Joshua Caldwell (Fordham University) – A Beautiful Lie
Sean Mullin (Columbia University) – Sadiq
Stephen Reedy (Diablo Valley College) – Undercut
Jarrett Slavin (University of Michigan) – The Spiral Project
Landon Zakheim (Emerson College) – The Fabulous Felix McCabe
*2006 MTV Movie Awards *
*Total Number of Combined Category Nominations*
The 40-Year-Old Virgin — 5
Wedding Crashers — 5
Batman Begins — 3
Harry Potter and the Goblet of Fire — 3
Hustle & Flow — 3
Sin City — 3
Star Wars: Episode III – Revenge of the Sith — 3
Brokeback Mountain — 2
The Dukes of Hazzard — 2
The Exorcism of Emily Rose — 2
Fantastic Four — 2
King Kong — 2
The Longest Yard — 2
Mr. & Mrs. Smith — 2
Walk the Line — 2
The Amityville Horror — 1
The Chronicles of Narnia: The Lion, the Witch and the Wardrobe — 1
Deuce Bigalow: European Gigolo — 1
Four Brothers — 1
Hostel — 1
House of Wax — 1
Just Friends — 1
Kung Fu Hustle — 1
Tyler Perry’s Madea’s Family Reunion — 1
Memoirs of a Geisha — 1
The Pink Panther — 1
Red Eye — 1
Saw II — 1
Underworld: Evolution — 1
War of the Worlds — 1
* Nominees are chosen through a national poll of MTV and MTV2 viewers.
Fans of bad movies have The Stinkers and The Razzies to look forward to every year, and now that the latter organization has announced their winners, we can put this issue to bed and enjoy the next ten months of cinematic ineptitude.
2005 Razzie Awards Winners
Worst Picture: "Dirty Love"
Worst Actor: Rob Schneider, "Deuce Bigalow: European Gigolo"
Worst Actress: Jenny McCarthy, "Dirty Love"
Worst Supporting Actor: Hayden Christensen, "Star Wars Episode 3: Revenge of the Sith"
Worst Supporting Actress: Paris Hilton, "House of Wax"
Worst Screen Couple: Will Ferrell & Nicole Kidman, "Bewitched"
Worst Sequel: "Son of the Mask"
Worst Screenplay: Jenny McCarthy, "Dirty Love"
Worst Director: John Asher, "Dirty Love"
Yeah, so apparently they really hated the fish-in-a-barrel-ish "Dirty Love." For the rest of the winners/losers, head on over to the Razzies site.
Low budget horror film “Alone in the Dark” took home the industry’s biggest booby prize as Hollywood’s annual anti-Oscars, The Stinkers Bad Movie Awards, dished out awards in 24 competition categories. The dishonors came courtesy of the Los Angeles-based Bad Cinema Society, a panel of movie critics and film fans which annually awards Hollywood’s worst films and performances.
Though “Alone in the Dark” didn’t receive the most awards, it managed to beat the field in four major categories, including worst film of the year, worst director (Uwe Boll, who some critics and fans have likened to legendary bad movie maker Ed Wood), worst actress (Tara Reid), and worst special effects.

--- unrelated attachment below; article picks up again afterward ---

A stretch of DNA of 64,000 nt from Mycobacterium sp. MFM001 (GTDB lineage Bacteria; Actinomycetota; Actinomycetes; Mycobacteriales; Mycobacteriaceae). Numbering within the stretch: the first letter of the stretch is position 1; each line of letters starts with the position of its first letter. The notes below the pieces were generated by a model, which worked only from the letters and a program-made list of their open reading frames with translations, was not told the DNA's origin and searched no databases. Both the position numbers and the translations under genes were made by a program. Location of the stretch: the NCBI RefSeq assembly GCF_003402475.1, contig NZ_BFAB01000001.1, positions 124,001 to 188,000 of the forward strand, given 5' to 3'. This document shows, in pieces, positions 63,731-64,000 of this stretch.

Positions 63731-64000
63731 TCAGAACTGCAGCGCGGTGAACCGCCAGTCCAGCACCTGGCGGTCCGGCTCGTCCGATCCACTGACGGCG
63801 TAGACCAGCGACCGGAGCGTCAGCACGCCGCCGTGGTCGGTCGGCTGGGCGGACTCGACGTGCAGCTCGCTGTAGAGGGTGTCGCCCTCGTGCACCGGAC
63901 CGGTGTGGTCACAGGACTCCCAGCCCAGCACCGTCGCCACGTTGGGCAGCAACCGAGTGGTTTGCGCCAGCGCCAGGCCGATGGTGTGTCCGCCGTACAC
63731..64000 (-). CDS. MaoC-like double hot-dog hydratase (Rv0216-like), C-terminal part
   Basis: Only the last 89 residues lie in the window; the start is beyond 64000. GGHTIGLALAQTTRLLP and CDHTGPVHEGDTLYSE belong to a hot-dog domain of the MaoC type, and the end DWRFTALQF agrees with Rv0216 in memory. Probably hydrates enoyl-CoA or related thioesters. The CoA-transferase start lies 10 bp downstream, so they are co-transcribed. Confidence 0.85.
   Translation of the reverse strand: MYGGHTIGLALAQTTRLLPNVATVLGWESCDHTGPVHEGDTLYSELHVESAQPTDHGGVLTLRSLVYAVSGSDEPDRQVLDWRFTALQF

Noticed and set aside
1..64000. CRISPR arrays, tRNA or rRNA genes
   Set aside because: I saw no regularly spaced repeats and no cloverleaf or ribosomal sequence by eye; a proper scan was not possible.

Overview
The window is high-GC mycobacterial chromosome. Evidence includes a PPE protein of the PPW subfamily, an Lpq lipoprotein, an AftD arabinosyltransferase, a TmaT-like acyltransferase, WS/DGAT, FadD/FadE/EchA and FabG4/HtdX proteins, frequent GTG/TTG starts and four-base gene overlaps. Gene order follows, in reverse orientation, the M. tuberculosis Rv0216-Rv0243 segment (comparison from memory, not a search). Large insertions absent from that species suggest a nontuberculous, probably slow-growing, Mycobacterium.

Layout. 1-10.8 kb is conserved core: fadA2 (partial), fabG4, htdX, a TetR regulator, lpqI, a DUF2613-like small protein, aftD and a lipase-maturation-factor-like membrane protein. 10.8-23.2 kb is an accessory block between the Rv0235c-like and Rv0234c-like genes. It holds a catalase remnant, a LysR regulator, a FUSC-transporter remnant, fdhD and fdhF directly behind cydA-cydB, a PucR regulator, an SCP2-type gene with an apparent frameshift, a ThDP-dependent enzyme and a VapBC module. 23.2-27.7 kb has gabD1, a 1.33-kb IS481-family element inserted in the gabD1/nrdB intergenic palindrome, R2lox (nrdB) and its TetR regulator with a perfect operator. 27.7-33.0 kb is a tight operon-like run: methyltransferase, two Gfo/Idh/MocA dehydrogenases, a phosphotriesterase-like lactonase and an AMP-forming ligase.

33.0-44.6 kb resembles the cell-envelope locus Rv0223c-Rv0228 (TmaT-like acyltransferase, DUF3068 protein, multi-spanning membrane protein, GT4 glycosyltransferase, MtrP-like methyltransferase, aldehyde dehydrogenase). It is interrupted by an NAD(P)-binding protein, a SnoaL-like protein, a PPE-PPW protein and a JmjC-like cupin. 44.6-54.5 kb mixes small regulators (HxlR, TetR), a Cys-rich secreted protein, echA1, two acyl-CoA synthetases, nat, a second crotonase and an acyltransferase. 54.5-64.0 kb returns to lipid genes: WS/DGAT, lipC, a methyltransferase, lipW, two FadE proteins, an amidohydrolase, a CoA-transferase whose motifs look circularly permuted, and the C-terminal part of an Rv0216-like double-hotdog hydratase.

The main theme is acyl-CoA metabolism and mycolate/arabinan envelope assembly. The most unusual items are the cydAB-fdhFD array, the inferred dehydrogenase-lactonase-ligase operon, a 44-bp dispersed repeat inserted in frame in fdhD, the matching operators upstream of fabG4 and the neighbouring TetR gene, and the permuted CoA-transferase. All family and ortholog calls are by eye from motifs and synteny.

The top award winner for 2005, with five Stinkers, was “Son of the Mask,” New Line’s ill-conceived follow-up to the Jim Carrey mega-hit “The Mask.” The mind-numbing sequel, which was inexplicably still produced after Carrey refused to participate in the project, took honors for Worst Actor (Jamie Kennedy), Worst Sequel, and Worst Couple (Kennedy and anyone forced to co-star with him). The film was also named 2005’s foulest family film.
Jessica Simpson picked up three awards for her portrayal of Daisy Duke in the big screen remake of the TV series “The Dukes of Hazzard.” Her warbling of “These Boot Are Made For Walkin’” earned her a Stinker for worst song in a movie. She was also named worst supporting actress of the year and can lay claim to having sported the most annoying fake accent in a movie.
Media target Paris Hilton, who had a small role in the horror remake “House of Wax,” came away unscathed by the society. Mentioned as a worst supporting actress on other year-end lists, the hotel heiress did not make the final cut on the more selective Stinkers ballot. "To get on the Stinkers ballot you are judged on your performance, not your tabloid persona,” said Stinkers Bad Movie Awards co-founder Michael Lancaster. “Anyone that would put Paris Hilton on a list of the five worst supporting actresses in 2005 didn’t see a lot of movies in 2005."